Making English Work at An-Najah

The New York Times ran a big story this week about how a college degree is becoming a prerequisite for even the lowest-level jobs. Reading about the plight of recent college graduates in the United States and their struggle to find rewarding, challenging employment, it was hard not to think immediately of my class of beginner English students at An-Najah University. Students in the An-Najah beginner English and professional competency class work in pairs to prepare an oral presentation on their strengths and weaknesses.

Whatever issues young people are facing in the US economy, they are dwarfed by the obstacles encountered by young Palestinians entering the workforce. According to a report from the International Labor Organization, more than 70% of Palestinians under the age of 30 are unemployed. The lack of employment for young people is a serious problem on a societal level, because it means that some of the most creative and productive years of the labor force’s working life are being squandered, inhibiting economic growth and progress. But it’s also a tragedy on an individual level, as young people who have worked for years to achieve an education now find themselves unable to translate academic success into a career.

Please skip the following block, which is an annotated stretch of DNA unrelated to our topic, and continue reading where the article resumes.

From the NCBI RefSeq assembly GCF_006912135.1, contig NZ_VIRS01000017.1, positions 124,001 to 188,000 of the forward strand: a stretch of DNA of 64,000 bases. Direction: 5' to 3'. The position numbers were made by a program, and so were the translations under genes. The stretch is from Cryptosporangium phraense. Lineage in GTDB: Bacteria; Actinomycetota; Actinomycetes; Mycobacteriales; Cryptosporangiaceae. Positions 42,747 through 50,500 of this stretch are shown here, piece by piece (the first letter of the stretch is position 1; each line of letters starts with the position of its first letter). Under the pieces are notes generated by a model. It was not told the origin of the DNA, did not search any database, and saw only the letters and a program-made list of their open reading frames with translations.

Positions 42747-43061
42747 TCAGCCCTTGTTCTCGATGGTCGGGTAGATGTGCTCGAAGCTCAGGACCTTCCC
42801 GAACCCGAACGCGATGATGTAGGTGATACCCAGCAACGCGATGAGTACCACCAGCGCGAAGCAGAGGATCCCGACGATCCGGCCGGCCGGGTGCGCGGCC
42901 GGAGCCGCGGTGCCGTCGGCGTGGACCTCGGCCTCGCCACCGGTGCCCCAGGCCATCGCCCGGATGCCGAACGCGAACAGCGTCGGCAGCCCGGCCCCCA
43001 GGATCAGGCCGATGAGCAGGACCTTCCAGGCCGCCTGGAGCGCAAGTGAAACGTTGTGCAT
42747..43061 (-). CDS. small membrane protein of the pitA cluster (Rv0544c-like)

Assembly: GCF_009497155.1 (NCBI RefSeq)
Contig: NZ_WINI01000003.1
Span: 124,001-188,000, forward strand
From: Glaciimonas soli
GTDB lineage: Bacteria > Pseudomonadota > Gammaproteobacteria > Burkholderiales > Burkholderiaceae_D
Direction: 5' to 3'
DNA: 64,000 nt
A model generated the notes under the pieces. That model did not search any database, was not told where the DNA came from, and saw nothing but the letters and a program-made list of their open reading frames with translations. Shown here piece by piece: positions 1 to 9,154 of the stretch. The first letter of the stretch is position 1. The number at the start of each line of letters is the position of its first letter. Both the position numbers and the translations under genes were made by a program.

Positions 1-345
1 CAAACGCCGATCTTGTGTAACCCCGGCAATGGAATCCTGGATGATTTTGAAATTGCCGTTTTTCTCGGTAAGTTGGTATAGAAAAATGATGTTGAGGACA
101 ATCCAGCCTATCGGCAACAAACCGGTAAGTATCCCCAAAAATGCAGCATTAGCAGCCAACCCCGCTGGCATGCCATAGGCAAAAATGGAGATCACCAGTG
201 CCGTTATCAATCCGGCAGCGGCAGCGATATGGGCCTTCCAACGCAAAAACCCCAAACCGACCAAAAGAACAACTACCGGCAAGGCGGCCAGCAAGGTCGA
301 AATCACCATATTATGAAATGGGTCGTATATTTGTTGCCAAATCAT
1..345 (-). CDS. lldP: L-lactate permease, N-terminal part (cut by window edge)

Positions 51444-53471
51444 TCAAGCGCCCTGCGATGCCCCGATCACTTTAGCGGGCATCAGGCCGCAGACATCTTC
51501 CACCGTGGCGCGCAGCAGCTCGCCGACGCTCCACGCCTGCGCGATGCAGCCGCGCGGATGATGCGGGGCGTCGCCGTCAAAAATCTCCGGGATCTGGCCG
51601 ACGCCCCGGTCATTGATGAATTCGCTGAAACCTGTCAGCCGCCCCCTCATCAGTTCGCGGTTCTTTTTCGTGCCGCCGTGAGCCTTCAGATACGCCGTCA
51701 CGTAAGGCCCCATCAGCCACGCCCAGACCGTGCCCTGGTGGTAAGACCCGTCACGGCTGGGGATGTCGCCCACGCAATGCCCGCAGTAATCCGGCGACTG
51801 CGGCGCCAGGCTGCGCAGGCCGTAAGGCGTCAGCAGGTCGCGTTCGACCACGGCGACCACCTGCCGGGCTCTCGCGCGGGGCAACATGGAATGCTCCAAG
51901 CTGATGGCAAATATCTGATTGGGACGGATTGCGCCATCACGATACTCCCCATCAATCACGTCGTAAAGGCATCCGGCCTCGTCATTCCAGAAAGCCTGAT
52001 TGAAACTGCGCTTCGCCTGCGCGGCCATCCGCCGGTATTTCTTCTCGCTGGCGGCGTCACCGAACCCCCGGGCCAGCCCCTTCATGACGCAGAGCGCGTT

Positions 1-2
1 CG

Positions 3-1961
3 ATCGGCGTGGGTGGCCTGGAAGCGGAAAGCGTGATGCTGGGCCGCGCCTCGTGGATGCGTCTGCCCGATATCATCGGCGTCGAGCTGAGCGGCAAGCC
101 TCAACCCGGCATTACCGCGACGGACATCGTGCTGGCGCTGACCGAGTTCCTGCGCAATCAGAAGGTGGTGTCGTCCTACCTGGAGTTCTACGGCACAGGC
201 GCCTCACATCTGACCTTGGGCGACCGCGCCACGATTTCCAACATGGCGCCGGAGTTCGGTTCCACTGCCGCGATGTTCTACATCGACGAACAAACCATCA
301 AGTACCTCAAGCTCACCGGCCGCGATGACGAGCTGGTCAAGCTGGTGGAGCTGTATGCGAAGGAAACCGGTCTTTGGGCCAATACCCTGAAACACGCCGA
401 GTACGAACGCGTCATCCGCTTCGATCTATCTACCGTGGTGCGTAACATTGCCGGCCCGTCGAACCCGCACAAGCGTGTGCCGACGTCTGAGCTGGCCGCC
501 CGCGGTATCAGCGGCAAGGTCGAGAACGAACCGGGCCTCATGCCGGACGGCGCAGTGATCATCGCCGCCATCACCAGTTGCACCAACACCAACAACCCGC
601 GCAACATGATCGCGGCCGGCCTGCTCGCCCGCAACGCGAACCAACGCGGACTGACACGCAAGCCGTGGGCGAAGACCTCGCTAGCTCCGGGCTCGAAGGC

Speaking with my students, I’ve heard about some of these issues on a personal level. Everyone is looking for a job, but few people can find one, much less in their field they've studied in. It’s not unusual to hear about recent college graduates taking jobs as janitors because they could not find other work. The students in my class are smart, eager to learn, and dedicated, and it’s difficult to see so many of them struggle in the job market.

The English classes my fellow interns and I are teaching at An-Najah are a step toward improving the English and professional skills of Palestinian students, making them more desirable in the job market and more likely to find employment. Knowledge of English is rare in Nablus, so when a job applicant can demonstrate a good knowledge of the language, it really makes them stand out. Already, in the first few weeks of my class, I’ve seen students increase their English skills to an impressive degree. And perhaps most important of all, with that increased knowledge comes increased confidence—just what they need to succeed in life as well as in the job market.


Alex is an TYO intern in Nablus.